- Increase collaboration between industry and academia both at a national level as well as an international level.
The long-term goals of the model include long-term partnerships between academia and industry, an enhanced quality of translational research and higher societal economic impact.
Success factors include:
- Broadening the partner base (this can be for both the institution as well as the industry sector)
- Increasing the number of research collaborations between academia and industry
Process Main Stages:
PHASE 1: SET UP
- Setting up the IP Cloud and the Industry Community.
- Training of Academics and Industry to use the system
PHASE 2: ECOSYTEM
- In the second phase, building a robust and sustainable ecosystem for Academia and Industry. For example, a closer connection or collaboration with students and the educational side.
Touchpoints & Bottlenecks:
Overcoming the current culture and expectations:
- There is little motivation for TTO’s to engage in new models. As many TTO’s are financed by the Institution. Regardless of their performance, they will survive. Adopting a new model, means their skillset needs to change a little and more focus should be given towards collaboration and partnership management. Some TTO’s have been set up as part of a (Holding) Company owned by the University. Those TTO’s will not be in favor of offering IP at a low price as they are dependent on it for their own survival. In either case, there is little motivation to change to a new model.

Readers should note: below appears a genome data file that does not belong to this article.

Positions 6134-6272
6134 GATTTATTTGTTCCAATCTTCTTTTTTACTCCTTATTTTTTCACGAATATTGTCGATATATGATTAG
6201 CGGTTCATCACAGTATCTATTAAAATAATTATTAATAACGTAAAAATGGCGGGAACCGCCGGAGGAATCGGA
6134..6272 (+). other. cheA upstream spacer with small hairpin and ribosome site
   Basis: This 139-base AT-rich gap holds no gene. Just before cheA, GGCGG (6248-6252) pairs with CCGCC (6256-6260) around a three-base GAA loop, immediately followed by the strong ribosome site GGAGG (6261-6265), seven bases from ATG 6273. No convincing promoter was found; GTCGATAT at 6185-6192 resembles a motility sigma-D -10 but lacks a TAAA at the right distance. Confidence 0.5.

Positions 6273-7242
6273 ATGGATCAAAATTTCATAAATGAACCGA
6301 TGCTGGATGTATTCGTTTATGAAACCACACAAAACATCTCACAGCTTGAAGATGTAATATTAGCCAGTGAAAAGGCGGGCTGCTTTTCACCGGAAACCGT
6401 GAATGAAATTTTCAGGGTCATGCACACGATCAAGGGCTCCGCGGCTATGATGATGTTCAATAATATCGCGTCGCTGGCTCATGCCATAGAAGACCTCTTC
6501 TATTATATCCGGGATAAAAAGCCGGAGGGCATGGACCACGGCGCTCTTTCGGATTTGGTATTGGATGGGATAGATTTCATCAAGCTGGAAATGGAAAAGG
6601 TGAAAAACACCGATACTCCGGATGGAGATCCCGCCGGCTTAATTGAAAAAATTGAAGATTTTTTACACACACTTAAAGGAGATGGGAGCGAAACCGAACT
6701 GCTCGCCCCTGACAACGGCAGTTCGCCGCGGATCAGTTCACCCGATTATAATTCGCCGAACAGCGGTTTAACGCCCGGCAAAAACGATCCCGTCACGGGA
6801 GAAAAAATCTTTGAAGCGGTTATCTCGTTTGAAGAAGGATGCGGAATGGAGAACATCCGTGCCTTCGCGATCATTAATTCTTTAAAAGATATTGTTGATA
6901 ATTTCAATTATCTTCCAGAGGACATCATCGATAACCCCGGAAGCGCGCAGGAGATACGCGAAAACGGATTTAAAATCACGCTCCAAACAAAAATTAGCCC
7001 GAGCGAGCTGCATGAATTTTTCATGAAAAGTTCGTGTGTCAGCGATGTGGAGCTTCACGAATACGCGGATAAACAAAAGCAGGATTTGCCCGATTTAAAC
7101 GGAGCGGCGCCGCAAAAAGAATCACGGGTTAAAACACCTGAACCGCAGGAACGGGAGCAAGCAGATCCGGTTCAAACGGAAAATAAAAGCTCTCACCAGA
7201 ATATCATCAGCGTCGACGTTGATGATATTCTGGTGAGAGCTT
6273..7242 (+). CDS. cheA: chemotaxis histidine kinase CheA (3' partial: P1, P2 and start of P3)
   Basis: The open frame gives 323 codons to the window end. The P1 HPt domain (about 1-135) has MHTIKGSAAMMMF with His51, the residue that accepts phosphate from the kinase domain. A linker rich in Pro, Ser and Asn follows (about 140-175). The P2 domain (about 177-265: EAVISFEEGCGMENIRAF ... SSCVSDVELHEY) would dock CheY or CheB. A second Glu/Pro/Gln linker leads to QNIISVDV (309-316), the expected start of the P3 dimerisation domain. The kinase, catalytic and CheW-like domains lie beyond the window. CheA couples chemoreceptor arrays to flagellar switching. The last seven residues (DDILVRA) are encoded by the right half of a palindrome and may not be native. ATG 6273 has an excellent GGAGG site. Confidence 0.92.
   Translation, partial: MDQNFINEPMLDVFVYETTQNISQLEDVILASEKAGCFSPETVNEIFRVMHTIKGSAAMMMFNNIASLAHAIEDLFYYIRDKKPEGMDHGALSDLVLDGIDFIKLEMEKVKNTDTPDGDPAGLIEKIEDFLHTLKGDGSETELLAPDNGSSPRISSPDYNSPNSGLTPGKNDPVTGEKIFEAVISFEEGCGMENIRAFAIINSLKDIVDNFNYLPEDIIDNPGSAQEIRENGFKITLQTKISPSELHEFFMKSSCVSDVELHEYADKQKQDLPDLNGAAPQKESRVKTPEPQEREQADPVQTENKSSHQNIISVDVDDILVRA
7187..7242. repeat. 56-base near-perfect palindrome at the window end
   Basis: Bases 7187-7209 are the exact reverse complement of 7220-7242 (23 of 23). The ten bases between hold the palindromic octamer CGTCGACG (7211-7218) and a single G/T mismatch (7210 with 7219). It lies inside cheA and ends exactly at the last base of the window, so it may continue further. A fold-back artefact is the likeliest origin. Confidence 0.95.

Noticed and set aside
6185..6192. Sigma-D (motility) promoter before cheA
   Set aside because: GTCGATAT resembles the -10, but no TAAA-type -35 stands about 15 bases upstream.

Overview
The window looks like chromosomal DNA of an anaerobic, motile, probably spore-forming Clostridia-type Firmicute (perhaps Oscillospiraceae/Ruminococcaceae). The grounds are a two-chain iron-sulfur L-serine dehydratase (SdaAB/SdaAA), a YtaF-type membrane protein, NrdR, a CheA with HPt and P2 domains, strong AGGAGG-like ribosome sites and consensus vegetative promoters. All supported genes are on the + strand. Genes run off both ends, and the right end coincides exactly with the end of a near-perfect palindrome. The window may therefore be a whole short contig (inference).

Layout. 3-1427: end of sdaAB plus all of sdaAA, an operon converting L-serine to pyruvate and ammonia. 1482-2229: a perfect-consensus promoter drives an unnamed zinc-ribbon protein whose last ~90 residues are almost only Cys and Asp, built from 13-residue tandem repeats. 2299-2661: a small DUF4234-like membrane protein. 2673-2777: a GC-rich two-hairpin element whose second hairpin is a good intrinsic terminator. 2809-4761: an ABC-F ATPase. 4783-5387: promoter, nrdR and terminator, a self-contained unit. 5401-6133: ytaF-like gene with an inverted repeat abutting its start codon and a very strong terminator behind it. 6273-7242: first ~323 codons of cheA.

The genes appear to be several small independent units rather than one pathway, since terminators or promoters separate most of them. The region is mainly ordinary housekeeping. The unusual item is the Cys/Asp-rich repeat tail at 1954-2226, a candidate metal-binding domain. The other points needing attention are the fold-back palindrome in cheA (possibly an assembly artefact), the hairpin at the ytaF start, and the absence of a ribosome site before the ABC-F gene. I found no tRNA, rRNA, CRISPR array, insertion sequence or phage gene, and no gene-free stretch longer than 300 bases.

- Companies expect to have to pay for IP. They are suspicious when IP becomes “cheap” thinking that it is the equivalent of having no value. This is true when TTO’s combine the traditional office with Easy Access Models. Often patents are offered via the traditional route first if the TTO believes it has value. Only when no partner(s) is/are found, will it be offered via alternative routes (e.g. Durham University).
Other Potential Pitfalls:
- Imbalanced research portfolio. For an academic institution, this is vital. If the balance slides to primarily industry funding, the focus may shift too much to translational research with fundamental research decreasing.
- A second pitfall is that the research output offered on the platform may result in a jungle of output, which becomes difficult to search and find what companies are looking for.
Benchmarking and reference to other similar initiatives:
- MIT’s Industrial Liaison Program dedicated to creating and strengthening mutually beneficial relationship between MIT and corporations worldwide.
- University of Stratchclyde, Scotland, UK. However, little information can be found online.
- The Structural Genomics Consortium (SGC) in Oxford, UK
Dos and Don’ts:
- Spend significant time in talking to companies and academics to explain the reasoning behind the lowered threshold to IP
- Invest time in going through different collaboration scenarios to make companies understand how the knowledge and IP sharing works, also when bringing in background IP
- Invest time in the acceptance of the IP tool and organize workshops to help academics and industry professionals use the tool efficiently.
- Do not offer different parties different terms. If you decide to go for a standard process or fixed fee, all companies should abide. No exceptions.
- Do not give companies the right to decide who is allowed to join the Community. This may result in favoritism and will not enhance the research output and collaboration necessarily.